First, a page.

Enumeration Explanation of {0}

I was wondering I've seen enumeration values accessed and output in two ways one was by array/element notation and the other which included {0}, {1} could someone give me a detailed explanation of this from the following code example.

I understand that there's some value swopping going on but I'm not sure I understand why.  I've search msdn but to no avail.
using System;
public class EnumTest 
{
    enum Days {Sat=1, Sun, Mon, Tue, Wed, Thu, Fri};
 
    static void Main() 
    {
        int x = (int)Days.Sun;
        int y = (int)Days.Fri;
        Console.WriteLine("Sun = {0}", x);
        Console.WriteLine("Fri = {0}", y);
    }
}

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kvigorAsked:
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pivarConnect With a Mentor Commented:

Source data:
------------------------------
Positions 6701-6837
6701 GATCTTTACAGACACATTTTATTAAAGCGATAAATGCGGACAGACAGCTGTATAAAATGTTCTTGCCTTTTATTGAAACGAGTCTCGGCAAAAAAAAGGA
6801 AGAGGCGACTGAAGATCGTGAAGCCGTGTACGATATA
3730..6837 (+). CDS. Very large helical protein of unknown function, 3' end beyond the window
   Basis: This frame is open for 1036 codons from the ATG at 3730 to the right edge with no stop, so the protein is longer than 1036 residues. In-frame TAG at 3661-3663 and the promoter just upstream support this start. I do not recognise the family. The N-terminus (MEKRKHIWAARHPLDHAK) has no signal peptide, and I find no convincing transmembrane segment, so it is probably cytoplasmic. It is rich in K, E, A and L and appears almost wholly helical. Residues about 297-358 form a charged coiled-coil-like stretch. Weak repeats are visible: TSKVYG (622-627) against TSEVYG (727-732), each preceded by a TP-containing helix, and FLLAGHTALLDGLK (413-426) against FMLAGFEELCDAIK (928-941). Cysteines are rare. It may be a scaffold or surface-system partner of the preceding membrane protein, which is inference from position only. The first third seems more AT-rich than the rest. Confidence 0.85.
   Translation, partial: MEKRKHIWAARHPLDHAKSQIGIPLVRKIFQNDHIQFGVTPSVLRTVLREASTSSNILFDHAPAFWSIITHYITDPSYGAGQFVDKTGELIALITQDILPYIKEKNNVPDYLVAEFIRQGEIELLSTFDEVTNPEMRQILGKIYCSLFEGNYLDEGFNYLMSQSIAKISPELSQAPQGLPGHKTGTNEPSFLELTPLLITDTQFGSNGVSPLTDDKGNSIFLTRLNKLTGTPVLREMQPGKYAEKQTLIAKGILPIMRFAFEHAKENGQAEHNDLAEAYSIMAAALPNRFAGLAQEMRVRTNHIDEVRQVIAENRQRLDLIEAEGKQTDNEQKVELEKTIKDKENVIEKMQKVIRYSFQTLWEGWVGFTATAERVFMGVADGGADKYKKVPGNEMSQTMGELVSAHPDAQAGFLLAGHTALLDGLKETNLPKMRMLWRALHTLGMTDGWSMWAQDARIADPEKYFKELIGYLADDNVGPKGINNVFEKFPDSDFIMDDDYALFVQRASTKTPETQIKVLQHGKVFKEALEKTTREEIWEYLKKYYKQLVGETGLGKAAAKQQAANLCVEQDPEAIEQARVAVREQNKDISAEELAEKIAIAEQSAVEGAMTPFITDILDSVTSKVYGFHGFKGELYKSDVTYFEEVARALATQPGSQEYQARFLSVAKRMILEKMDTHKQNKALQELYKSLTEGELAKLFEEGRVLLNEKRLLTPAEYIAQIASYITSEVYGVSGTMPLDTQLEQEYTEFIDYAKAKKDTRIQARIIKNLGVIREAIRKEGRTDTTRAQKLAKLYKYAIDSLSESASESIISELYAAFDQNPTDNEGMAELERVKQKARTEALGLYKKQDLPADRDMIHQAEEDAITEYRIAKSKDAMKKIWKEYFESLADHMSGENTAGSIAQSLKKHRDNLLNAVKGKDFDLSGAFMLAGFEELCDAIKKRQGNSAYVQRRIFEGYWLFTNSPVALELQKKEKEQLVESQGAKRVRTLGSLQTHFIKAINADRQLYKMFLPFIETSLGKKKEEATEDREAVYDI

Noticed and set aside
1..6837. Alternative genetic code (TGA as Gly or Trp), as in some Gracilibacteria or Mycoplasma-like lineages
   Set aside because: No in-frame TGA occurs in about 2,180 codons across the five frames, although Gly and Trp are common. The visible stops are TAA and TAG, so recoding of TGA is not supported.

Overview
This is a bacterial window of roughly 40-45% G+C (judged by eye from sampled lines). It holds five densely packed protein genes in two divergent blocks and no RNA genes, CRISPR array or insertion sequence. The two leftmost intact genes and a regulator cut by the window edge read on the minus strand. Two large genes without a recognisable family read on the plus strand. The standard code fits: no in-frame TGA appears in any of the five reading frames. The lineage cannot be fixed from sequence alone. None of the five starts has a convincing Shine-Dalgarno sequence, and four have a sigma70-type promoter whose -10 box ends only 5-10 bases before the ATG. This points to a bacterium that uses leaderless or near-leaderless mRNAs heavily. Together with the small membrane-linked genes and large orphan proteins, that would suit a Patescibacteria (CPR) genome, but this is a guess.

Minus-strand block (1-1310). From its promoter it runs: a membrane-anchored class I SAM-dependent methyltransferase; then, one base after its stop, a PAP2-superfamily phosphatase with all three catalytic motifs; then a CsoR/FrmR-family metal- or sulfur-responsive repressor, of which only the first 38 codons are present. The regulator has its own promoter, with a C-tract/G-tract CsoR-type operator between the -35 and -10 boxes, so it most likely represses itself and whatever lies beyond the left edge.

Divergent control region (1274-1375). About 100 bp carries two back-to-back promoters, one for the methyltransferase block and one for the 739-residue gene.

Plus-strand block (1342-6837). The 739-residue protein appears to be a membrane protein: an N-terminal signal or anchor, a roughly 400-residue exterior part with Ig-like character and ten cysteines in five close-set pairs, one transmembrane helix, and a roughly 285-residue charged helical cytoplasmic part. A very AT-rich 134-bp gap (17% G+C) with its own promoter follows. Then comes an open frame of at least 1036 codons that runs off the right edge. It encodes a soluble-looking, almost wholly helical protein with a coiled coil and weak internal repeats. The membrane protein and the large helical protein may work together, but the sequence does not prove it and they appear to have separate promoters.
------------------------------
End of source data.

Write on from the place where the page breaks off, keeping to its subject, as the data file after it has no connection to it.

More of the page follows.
Hi,

{0} is just a placeholder to show how you want to format the output from WriteLine with value x (or y). This will show the enum value as an int (since it'sconverted to an int) after the dayname. In this case "Sun=2" and "Fri=7".

Look here
http://msdn.microsoft.com/en-us/library/txafckwd(VS.71).aspx


/peter
0
 
brawneyConnect With a Mentor Commented:
To expand on pivar's answer...  it is a placeholder to indicate what parameter you're passing to the WriteLine function.  Another example:

Console.WriteLine("Sun={0} and Fri={1}", x, y);

would print

Sun=2 and Fri=7

0
 
kvigorAuthor Commented:
Very Well Done, I appreciate the responsiveness conciseness of your answers
0
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